9:30 PM UPDATE
Snow has started to fall on Long Island, New York. Within the next few hours, it will arc northeastward into Connecticut, right within the time frame we have been anticipating the start to the precipitation. There is still some uncertainty about the northern extent of the cold air; the latest run is slightly colder, offering more snow. Also, the final push of precipitation at the tail end of the storm may bring a quick snow burst. The NWS notes vigorous vertical velocities as the mix changes to snow between 7 and 11 AM; this feature might push out a quick inch or two, especially along and north of Route 6.
A large part of the state may have a snowy Christmas. A winter weather advisory is in effect late tonight and tomorrow morning.
SNOW AND ICE ARRIVE TONIGHT
Just in time to give Santa an easy runway on the roof, snow and a mix of sleet and rain will begin to develop across the state. For most of the state, the precipitation will start as snow. For areas right along and south of I-95, warmer air may hinder snowflakes, promoting a wintry mix, instead. Snow or a mix will begin as early as 10 PM in southwestern Connecticut, and envelope the whole state by 1 AM. The northward movement of the line where snow will mix with sleet and rain will start to occur almost immediately, changing the snow to a mix in southeastern Connecticut in the 2 AM time frame, and up into Greater Hartford between 2 and 4 AM. All the while, temperatures will be in the upper 20s and low 30s in much of the state, but slightly milder in southeastern Connecticut, with readings in the middle and upper 30s.
A SNOWY, ICY MIX CHRISTMAS DAY
The storm will continue Christmas morning. The mix line, mentioned in the discussion for last night, may make it past Hartford to eastern Litchfield County for an hour or two in the very early morning, but then retreat back south through the state from 5 until 8 AM, as colder air flows into the region from the northwest. There could be a few hours of light snow before it tapers off.
The amount of time that the mixing to ice and rain occurs will have a huge impact on accumulation totals. As it looks now, areas north and west of Hartford will likely receive 2-5” of snow. In areas along I-84: Danbury to Waterbury to Hartford to Manchester and into northeastern Connecticut, there will likely be a slushy coating to two inches. And along the shoreline and in areas southeast of Colchester, there may be very little accumulation at all.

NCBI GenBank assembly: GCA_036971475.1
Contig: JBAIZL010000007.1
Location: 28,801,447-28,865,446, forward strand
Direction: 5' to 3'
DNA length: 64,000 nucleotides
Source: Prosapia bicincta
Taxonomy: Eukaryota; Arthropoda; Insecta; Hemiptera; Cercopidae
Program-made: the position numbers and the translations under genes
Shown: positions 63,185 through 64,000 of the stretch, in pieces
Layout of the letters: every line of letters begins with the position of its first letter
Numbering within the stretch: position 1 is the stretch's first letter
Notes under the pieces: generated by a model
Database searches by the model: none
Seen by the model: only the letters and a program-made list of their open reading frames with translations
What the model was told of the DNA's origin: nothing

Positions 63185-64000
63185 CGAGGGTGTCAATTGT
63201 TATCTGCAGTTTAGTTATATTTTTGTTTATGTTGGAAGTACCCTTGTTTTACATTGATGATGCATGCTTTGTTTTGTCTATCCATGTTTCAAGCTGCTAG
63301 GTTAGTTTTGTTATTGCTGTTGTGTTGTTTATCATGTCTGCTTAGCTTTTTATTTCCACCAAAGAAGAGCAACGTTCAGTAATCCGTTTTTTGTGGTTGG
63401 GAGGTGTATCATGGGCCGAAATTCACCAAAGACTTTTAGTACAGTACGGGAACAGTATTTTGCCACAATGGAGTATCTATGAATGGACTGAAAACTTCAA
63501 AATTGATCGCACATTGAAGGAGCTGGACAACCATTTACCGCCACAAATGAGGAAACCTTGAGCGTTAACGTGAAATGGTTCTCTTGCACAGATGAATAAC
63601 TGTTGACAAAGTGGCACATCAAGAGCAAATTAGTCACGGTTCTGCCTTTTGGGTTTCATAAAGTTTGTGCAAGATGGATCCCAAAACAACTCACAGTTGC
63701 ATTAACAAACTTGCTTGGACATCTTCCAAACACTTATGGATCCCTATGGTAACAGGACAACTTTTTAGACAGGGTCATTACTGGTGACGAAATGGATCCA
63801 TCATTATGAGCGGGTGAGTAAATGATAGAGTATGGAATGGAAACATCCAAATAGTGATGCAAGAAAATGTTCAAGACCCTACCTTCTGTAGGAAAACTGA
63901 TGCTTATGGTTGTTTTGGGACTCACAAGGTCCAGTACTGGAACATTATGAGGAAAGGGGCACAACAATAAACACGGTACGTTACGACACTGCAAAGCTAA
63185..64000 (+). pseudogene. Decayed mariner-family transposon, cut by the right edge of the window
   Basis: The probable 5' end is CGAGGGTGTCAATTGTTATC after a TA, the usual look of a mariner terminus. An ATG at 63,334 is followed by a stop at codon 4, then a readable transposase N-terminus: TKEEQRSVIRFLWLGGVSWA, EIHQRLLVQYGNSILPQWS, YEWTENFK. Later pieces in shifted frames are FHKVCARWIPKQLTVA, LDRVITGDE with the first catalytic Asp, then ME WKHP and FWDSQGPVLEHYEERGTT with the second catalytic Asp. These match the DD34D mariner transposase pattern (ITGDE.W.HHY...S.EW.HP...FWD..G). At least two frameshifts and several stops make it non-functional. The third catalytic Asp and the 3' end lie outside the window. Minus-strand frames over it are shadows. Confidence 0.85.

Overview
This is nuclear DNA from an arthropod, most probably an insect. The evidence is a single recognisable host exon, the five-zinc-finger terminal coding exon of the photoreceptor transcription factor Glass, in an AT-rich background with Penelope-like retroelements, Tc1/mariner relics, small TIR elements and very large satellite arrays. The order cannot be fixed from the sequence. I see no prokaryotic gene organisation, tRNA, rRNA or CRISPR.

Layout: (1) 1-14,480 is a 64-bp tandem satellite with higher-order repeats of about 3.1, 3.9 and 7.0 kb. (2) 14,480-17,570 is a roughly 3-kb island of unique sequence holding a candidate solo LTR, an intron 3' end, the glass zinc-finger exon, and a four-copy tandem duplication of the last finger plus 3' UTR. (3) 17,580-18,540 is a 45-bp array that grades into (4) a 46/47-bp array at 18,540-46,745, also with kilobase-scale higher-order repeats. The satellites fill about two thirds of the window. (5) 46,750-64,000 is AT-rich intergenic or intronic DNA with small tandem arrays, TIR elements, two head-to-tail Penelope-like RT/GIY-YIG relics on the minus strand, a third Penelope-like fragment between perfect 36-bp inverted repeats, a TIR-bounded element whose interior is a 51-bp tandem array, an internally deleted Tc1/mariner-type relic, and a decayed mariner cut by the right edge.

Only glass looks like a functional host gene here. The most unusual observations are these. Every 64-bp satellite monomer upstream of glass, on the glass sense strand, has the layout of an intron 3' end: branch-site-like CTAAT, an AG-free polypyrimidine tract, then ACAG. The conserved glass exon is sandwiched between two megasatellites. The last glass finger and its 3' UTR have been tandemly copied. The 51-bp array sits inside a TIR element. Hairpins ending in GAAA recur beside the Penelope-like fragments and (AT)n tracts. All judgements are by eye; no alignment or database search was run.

The last steady snow will taper off by around noon, and soon after, the clouds will give way to some sunshine.
Because the storm will be swift, Christmas afternoon will be partly sunny, windy and cold with highs in the low to middle 30s. Gusts could reach to over 30 MPH.
BITTERLY COLD THE REMAINDER OF THE WEEK
Colder weather will be here mid-week, so any snow that accumulates on Christmas will be present for all who choose to try out the new sleds the received for Christmas. An Arctic high pressure cell will meander into the region over the next several days, offering the cold, but fair, weather. Tuesday should be partly sunny and breezy with lows teens and highs in the 20s. Tuesday will be partly sunny, with only the slightest chance of a flurry. Wednesday, Thursday, and Friday will be dry and cold with partly sunny skies as highs struggle to reach into the upper-teens and 20s. A brisk northwesterly breeze will add to the chill. Lows at night will be in the single digits. If the wind goes calm, some towns will have lows below zero.
SNOW POSSIBLE FRIDAY
Another chance for snow may come Friday. As it appears now, the storm causing this chance will be far out to sea – past the “40-70 Benchmark” that tends to be the sweet spot for southern New England storms. But, there will likely be a trough extending into New England from the storm center, that will bring a period of light snow. Once the system leaves, a cold northerly wind will maintain the Arctic chill that we will have had in place for most of the week prior.
COLD AND QUIET NEXT WEEKEND
Both Saturday and New Year’s Eve Sunday will be cold and fair, with highs in the 20s and lows in the single digits and teens. Arctic High pressure, straight from Canada, will be the cause of the continued cold regime.
Meteorologists Mike Cameron
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